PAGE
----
JOSHUA, A STUDENT AT THE ASSOCIATION TO BENEFIT CHILDREN (ABC), USES A MAGNIFYING CLASS TO GET A CLOSER LOOK AT HIS CHERRY TOMATOES! ABC STUDENTS LOVE TO USE THEIR RED RABBIT GARDENING JOURNALS TO LEARN MORE ABOUT THE PLANTS IN THEIR ONSITE GARDEN!
Throughout the year, Red Rabbit offers education programs for our meal partners as well as non-meal partner schools. This summer, Red Rabbit is taking action to encourage our friends and partners to help educate youth on the environment. Exposing our children to the beauty and joy of nature can be a daunting task, but here are ideas to incorporate environmental education into your classroom's curriculum, as well as some easy and fun ways to do it. Tight budget? There are also some funding opportunities to help ease the cost!
So, why is environmental education important?
Very soon our children will be in charge of this big beautiful planet. Especially in major metropolitan cities like New York, kids are at risk of spending much more time in front of a screen than interacting with the natural world around them. With nature’s lack of electrical outlets and excess of crawling critters, our youth tend to fear and avoid nature.
Our children, who grow up far from nature, need a teacher. Luckily, we can repair this relationship with nature by encouraging our children to have compassion and care for our earth through environmental education. If we want our kids to have healthy relationships with nature, they need someone who can show children the magic and beauty of our natural world and instill the values of environmental stewardship. We can teach responsible use and protection of the natural environments in the classroom so they can make smart, informed and healthy decisions about this place we all call home.
What are some ways we can bring environmental education into the classroom?
Our environment is best enjoyed through direct contact, which is why Red Rabbit programs focus on experiential teaching. Here are a couple of our favorite projects to easily incorporate into the classroom:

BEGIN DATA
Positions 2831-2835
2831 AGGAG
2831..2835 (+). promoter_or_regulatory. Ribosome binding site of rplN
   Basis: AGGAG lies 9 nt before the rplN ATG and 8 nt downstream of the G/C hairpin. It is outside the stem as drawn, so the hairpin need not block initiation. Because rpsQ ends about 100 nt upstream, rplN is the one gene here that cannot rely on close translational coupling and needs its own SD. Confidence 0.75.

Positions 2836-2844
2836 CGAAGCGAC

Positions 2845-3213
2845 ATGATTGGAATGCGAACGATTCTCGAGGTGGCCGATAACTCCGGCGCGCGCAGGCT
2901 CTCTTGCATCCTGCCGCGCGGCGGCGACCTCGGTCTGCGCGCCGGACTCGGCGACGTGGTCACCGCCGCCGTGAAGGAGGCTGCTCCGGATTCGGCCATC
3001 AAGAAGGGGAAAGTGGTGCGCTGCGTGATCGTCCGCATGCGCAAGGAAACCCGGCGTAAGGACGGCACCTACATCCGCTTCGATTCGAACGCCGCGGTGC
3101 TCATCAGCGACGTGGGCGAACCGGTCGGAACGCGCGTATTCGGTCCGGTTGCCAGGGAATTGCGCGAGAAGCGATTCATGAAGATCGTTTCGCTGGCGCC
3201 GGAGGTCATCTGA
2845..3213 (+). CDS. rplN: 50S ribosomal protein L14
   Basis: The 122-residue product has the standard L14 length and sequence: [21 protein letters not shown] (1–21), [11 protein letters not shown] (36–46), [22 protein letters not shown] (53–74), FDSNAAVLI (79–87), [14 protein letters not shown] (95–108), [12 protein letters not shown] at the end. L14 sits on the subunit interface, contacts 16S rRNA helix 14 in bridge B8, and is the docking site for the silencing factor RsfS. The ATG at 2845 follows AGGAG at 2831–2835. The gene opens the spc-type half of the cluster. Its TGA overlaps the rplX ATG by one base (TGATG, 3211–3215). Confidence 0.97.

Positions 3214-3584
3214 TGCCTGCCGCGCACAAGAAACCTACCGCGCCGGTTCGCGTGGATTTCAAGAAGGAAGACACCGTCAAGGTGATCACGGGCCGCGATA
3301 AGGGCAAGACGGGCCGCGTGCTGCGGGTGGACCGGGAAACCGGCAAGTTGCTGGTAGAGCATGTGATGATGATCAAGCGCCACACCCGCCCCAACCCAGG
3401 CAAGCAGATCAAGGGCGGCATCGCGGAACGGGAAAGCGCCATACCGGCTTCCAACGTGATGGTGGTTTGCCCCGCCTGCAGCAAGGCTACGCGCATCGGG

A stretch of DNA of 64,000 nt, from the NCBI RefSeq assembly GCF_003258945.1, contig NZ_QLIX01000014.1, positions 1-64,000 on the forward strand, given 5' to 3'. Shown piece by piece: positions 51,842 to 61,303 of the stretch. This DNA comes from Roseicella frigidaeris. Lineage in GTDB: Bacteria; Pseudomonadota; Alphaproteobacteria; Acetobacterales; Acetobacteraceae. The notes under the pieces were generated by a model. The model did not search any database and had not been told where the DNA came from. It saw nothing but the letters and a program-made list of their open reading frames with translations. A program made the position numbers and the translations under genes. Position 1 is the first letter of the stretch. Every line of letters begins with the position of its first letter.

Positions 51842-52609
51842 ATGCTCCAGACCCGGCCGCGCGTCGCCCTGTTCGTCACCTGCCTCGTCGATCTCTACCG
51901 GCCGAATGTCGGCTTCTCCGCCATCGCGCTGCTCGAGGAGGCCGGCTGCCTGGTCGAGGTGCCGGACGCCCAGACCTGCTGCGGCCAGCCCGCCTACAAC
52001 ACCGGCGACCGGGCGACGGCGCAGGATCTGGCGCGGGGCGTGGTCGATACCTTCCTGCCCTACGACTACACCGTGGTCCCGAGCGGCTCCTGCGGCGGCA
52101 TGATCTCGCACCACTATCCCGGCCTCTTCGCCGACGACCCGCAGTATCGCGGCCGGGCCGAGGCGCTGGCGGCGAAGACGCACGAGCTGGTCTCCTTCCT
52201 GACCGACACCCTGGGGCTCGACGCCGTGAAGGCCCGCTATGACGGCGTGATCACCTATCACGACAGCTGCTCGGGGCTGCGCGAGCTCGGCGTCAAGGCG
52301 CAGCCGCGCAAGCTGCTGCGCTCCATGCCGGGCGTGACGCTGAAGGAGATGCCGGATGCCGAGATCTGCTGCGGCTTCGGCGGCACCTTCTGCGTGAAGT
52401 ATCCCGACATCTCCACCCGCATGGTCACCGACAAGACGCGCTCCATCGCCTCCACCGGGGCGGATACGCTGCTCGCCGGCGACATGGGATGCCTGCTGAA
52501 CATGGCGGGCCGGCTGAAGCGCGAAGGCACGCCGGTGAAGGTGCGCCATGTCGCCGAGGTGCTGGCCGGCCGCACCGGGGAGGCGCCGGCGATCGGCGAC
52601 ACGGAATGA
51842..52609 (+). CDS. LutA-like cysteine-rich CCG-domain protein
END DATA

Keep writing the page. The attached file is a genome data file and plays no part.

Build worm bins!
It is fun and easy to bring in composting worms to munch through your classroom’s organic waste. Worms are great ambassadors of nature and its glorious systems. Worm bins are simple for the class to build and easy for the students to maintain. The bin will help students get a first-hand understanding of the waste cycle, how plants grow, and the animal’s role in our food system. They will also reduce the classroom’s carbon footprint.
Learn how to build an indoor worm bin on page six of New York State’s “Everything You Have Always Wanted to Know About Home Composting...”here.
Grow food in the classroom with aquaponics!
Growing food with the nutrient input from fish waste is a beautiful way to demonstrate nature inside the classroom. Hydrofarm andAquaponicals are both easy and effective products that allow classrooms to grow hydroponic plants in a small space. Plants we would recommend include herbs, tomatoes, and lettuces of all varieties!
These systems and the plants they produce are great aids in teaching about botany, waste, food chains, balanced ecosystems food production, and food harvesting and processing. Additionally, the vegetables and herbs grown can be used in simple recipes for the class, allowing students to taste whole foods they had a hand in growing! This will help increase curiosity and confidence with healthy foods.
How can classrooms fund these projects?
These are two great current opportunities for grant funding environmental education initiatives in the classroom. Visit the links below for more information.
Here's to learning, and to the Earth!
Grace Anne Rosenthal, Red Rabbit Community Partnership Manager